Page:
Not a single rhino was poached inside the Chitwan National Park during the last fiscal year, 2071/72. The park has thrice celebrated zero-poaching year. Officials said they celebrate a zero-poaching year if there is no poaching for 365 days straight. But this is the first time that the national park has seen a zero-poaching fiscal year.
There was a time when the park saw 37 rhinos killed by poachers within one fiscal year.
The chief conservation officer at the park, Kamal Jung Kunwar, said no rhino has been poached at the national park since May 3, 2014 [Baisakh 20, 2071]. According to him, no rhino was killed by poachers in the 12 months of the Nepali year 2070. Park officials attributed the new development to growing awareness and cooperation among the local communities and park officials, and tight security.
According to the park office, fiscal year 2057/58 saw 37 rhinos poached. This is the highest number of rhinos killed in a year. At the height of the Maoist insurgency when the security posts inside the park were removed and the army personnel manning those stations were deployed to fight the insurgency, poaching had thrived. But since the fiscal year 2067/68, poaching incidents started to decrease markedly – only two rhinos were killed by poachers during that year.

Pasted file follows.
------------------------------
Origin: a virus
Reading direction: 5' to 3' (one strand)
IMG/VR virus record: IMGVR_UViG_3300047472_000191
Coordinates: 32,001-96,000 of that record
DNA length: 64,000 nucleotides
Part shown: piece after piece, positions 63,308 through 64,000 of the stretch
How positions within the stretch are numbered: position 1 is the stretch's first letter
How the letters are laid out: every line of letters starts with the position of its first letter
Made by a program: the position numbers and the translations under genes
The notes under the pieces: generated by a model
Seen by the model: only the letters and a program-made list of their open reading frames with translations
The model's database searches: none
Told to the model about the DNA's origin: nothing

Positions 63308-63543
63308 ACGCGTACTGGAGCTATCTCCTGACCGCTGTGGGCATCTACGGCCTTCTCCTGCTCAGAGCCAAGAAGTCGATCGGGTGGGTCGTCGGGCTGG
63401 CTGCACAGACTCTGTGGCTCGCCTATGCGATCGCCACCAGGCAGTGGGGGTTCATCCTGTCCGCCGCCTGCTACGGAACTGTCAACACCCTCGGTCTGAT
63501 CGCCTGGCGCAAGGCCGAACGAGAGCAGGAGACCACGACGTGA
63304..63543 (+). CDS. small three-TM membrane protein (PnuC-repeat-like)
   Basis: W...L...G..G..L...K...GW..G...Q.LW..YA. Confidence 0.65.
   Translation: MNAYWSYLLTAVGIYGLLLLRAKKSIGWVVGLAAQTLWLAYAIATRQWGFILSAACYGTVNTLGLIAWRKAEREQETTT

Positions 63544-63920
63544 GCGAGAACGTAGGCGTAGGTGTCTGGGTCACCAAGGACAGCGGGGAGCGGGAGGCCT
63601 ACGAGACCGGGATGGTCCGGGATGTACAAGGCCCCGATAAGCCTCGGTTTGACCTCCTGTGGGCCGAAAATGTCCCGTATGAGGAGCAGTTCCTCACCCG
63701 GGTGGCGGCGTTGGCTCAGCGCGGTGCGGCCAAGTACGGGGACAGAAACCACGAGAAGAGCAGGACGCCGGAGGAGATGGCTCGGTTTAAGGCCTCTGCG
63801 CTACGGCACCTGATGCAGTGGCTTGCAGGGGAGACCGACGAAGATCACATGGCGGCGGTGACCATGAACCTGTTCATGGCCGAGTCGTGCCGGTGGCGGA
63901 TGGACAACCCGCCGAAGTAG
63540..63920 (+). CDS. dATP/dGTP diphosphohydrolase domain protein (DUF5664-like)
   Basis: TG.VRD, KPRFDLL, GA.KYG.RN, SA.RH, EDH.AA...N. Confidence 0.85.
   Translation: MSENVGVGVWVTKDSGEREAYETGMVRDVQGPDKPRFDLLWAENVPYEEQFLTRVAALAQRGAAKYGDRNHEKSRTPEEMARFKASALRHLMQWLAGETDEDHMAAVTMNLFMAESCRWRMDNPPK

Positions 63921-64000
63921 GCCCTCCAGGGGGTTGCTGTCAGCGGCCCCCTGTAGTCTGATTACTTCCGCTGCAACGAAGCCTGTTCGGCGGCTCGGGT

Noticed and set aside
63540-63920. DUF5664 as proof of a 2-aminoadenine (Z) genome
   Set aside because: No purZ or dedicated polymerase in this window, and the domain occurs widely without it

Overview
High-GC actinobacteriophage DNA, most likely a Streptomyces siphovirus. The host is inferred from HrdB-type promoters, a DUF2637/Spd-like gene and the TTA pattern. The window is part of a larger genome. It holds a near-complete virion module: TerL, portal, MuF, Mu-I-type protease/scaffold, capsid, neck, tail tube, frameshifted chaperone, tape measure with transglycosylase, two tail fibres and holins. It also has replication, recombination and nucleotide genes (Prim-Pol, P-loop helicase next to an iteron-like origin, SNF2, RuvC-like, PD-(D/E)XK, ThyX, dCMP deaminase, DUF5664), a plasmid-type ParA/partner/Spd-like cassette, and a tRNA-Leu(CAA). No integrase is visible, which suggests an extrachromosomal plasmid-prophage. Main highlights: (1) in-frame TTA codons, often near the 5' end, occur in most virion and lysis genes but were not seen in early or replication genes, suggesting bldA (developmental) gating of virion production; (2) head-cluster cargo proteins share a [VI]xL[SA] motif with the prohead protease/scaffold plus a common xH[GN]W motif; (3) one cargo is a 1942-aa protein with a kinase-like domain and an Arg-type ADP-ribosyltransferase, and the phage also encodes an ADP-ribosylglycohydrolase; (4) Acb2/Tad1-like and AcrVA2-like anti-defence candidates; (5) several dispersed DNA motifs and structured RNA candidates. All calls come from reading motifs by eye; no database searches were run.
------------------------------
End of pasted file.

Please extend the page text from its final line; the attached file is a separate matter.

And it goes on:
In the past, only one battalion of the Nepal Army was providing security inside the park but since the past four years, a new brigade has also been deployed for park security.
Officials said activists of political parties at the local level have also become aware about wildlife conservation following the political change of April 2006.
According to the rhino census conducted in May, there are a total of 645 rhinos in various parks and conservation areas across the country. At 605, the largest rhino population resides insides Chitwan National Park. Poachers kill the rhinos for their horn, which fetches a high price in the black market. Under existing law, anyone guilty of killing a rhino is liable to up to 15 years in jail.